Rabbi Kalmanson became active in youth work at an early age. While yet a student, he took part in the summer “Peace Corps” program sponsored annually by the Chabad movement, which took him to numerous Jewish communities throughout the United States and Europe. He was an active member of the Lubavitch Youth Organization’s College and University Council Department, dedicated to activities for Jewish college youth.

 

Rabbi Kalmanson also headed the “Release Time” program for Jewish children in New York City. This program provided one hour of Jewish Religious Study for children of the public school system, who did not attend any Hebrew, afternoon or Sunday School. Through special agreement, the public schools released the children, upon request of the parents, for one hour a week during school hours.

 

In August 1969, Rabbi Kalmanson married Shterna Sarah Ceitlin of Montreal. Their children are: Chana Alta, Yosef Yitzchak, Menachem Mendel, Menucha Dina, Devorah Leah, Shneur Zalman, Shaina Fraida, Chava Rochel, and Fruma Mushkah. Rabbi and Mrs. Kalmanson are the proud grandparents of Menachem Mendel, Peshe Chava, Aryeh Leib, Yehoshuah Heshel, Schneur Zalman, Faiga, Levi Yitzchak, Chaya Mushka and Menucha Rachel Mangel; Chana Mushkah, Menucha Shaina, Menachem Mendel, Esther Miriam, Chaya Freidah, Brachah and Shneur Zalman Kalmanson; Schneur Yehoshuah Heshel, Chana, Mushkah, Bat Sheva Tzeitka, Chaya, and Levi Yitzchak Majeski; Refael Yehoshuah Heshel, Chanah Shaina, Yosef Yitzchak, and Dina Raizel Kalmanson; Chaya Mushkah, Menachem Mendel, and Shmuel Pinson; Chaya Rochel, and Nechamah Dina Kalmanson; Yosef Yitzchak, and Menachem Mendel Levin.

 

In Montreal, Rabbi Kalmanson served as Administrator of the Beth Rivkah Academy for Girls, acting also as its Educational Coordinator. With his aggressive innovative approach, Rabbi Kalmanson increased the enrollment from 65 students, to well over 350. In 1970, Rabbi Kalmanson established the first and only Jewish-observant overnight summer camp in Quebec – “Pardas Chanah” – for Girls.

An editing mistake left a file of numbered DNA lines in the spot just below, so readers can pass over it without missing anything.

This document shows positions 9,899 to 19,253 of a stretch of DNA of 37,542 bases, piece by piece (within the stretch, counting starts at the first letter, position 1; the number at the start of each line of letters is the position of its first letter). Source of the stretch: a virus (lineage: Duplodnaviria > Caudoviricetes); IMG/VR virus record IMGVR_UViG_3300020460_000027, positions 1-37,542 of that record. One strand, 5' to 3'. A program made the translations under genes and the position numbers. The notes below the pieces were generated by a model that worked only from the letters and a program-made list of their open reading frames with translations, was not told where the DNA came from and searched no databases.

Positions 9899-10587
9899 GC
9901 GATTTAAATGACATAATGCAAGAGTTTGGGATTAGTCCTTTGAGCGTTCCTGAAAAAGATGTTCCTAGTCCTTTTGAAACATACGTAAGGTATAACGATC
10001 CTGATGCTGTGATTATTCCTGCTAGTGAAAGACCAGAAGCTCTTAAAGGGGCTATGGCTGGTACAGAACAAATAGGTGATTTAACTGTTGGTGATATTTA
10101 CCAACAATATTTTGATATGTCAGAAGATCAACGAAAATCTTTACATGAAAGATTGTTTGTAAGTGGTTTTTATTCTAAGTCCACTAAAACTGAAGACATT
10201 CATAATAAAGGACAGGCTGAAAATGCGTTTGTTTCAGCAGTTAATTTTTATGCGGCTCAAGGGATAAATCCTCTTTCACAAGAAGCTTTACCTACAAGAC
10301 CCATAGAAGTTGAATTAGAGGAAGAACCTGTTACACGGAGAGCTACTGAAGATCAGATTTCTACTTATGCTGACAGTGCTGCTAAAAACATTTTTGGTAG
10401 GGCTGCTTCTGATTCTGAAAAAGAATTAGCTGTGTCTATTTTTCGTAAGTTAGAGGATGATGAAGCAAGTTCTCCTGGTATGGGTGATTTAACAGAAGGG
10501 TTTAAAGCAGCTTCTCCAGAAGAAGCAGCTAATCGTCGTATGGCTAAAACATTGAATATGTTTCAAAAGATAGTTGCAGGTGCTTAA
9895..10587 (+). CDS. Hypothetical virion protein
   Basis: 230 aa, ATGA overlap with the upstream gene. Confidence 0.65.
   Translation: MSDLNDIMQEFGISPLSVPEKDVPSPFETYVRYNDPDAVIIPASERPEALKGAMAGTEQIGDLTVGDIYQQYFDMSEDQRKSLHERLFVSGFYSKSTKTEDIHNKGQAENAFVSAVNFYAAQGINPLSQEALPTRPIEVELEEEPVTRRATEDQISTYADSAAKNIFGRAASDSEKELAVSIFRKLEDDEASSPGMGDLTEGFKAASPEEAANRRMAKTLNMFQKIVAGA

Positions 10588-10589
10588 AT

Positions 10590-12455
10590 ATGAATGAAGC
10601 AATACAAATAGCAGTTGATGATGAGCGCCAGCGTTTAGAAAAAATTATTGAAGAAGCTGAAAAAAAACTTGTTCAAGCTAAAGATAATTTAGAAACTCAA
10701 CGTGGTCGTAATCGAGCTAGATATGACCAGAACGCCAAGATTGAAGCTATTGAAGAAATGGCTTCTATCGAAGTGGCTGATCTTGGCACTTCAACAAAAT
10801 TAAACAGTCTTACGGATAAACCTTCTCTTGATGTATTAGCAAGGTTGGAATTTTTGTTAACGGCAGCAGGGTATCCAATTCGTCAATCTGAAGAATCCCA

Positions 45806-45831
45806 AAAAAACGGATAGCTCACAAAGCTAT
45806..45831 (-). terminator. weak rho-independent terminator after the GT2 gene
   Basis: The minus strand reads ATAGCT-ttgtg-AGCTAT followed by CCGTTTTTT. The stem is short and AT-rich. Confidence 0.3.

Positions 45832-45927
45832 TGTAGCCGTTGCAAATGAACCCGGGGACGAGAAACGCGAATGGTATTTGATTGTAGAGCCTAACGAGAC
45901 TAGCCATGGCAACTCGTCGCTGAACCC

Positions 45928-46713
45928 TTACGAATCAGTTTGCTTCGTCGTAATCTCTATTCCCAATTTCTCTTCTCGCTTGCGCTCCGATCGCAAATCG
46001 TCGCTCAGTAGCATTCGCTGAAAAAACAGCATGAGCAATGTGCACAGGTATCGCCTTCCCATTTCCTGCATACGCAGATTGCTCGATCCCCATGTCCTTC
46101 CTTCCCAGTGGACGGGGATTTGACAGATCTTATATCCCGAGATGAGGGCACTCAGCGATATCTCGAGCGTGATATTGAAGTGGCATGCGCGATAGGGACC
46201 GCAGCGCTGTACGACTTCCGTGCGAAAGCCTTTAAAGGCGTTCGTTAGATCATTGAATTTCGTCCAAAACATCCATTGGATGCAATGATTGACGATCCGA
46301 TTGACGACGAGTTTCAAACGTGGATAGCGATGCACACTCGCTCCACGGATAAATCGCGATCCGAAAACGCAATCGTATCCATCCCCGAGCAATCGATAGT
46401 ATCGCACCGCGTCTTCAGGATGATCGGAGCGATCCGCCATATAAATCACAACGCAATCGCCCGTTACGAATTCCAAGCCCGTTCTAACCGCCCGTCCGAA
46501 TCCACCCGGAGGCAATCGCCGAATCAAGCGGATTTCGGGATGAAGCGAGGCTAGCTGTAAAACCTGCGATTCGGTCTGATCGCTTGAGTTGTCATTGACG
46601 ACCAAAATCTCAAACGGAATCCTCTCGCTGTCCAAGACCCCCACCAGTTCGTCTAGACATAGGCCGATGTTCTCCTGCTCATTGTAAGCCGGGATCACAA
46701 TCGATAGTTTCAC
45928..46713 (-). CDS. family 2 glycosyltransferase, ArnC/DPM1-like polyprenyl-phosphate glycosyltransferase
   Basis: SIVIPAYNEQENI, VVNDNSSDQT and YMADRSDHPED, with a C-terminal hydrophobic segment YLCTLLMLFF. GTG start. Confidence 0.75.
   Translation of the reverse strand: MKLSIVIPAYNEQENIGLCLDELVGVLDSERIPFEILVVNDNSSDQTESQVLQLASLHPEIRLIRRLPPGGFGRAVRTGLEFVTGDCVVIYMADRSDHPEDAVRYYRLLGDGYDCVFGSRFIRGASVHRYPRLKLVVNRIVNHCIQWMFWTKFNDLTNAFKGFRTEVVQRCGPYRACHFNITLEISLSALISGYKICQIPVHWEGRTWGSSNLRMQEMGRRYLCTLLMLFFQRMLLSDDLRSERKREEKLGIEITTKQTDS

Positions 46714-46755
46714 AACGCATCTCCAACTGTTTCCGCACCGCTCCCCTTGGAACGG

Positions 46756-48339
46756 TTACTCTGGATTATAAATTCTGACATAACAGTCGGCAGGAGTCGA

Upon its inception in 1973, Rabbi Kalmanson was appointed Administrator of the Chabad House of Cleveland. During the summer of 1975, the Lubavitcher Rebbe [and the headquarters of the Chabad-Lubavitch movement in New York] named Rabbi Kalmanson to pioneer and establish a Chabad presence in Cincinnati. At present, Rabbi Kalmanson serves as Executive Vice President, Chabad of Southern Ohio, and Spiritual Leader, Congregation Lubavitch, with many institutions and divisions under his auspicious.

 

Rabbi Kalmanson is an Executive Board Member and Vice President of the Rabbinical Alliance of America (“Igud Harabanim”), a Rabbinic organization with over one thousand active Rabbinic members. Rabbi Kalmanson also serves on the “Vaad Harabanim” – The Rabbinical Council of Greater Cincinnati, and “Vaad Hachinuch”, the Education Committee of Chofetz Chayim, Cincinnati Hebrew Day School.

 

Chabad arrived to the greater Cincinnati area with a great thrust and vibrancy. The well-known “Yavneh and Community Hebrew School” building on Summit Road was acquired to serve as its regional headquarters and a center where students, youth groups, individuals, organizational and synagogue groups can experience living Judaism in a Chabad milieu. This center also provides manifold services to our young people. In addition to direct counseling and crisis intervention services available on a 24-hour basis, Chabad of Southern Ohio also provides hostel facilities, meals, clothing, job opportunities, community outreach, etc.

 

As the largest recognized homeless shelter for families and individuals in the greater Cincinnati area, Chabad shelter division provides emergency (short and long term) shelter to an average of 80 people daily. Due to lack of space, it may, unfortunately, be forced to turn-away some 35-40 people daily.

 

With the successful expansion of Chabad in Southern Ohio, Rabbi Kalmanson initiated the establishment of The Chabad Jewish Center of Blue Ash, Ohio; Chabad on UC Campus; Cheder Menachem; Yeshivah High School; Semichah Ordination Program; Chabad Center of Dayton, Ohio; Chabad (of Downtown Cincinnati) Hospitality Center; Chabad of Amberley, Ohio; The Shul; The Jewish Discovery Center; Chabad of Mason, Ohio; F.R.E.E. (Friends of Refugees of Eastern Europe) Russian Center; Chabad Hebrew School; Torah Learning Center; “Chai Club” High School; Tzivos Hashem Youth Program; and Camp Chabad. While the centers serve all the physical and spiritual needs of the greater Cincinnati, Blue Ash, Amberley, Golf Manor, and Dayton Jewish communities, the camp serves especially the needs of the underprivileged and New American families.

 


With the great influx of Jewish émigrés (in the first wave of immigration) from the former Soviet Union, and New Americans to Cincinnati in 1976, Rabbi Kalmanson initiated a Russian Division, dedicated to serving all physical and (especially the) spiritual needs of our immigrant brethren. As the wave of immigrants continued, Chabad of Southern Ohio, under the dynamic leadership of Rabbi Kalmanson, established the F.R.E.E. Russian Center.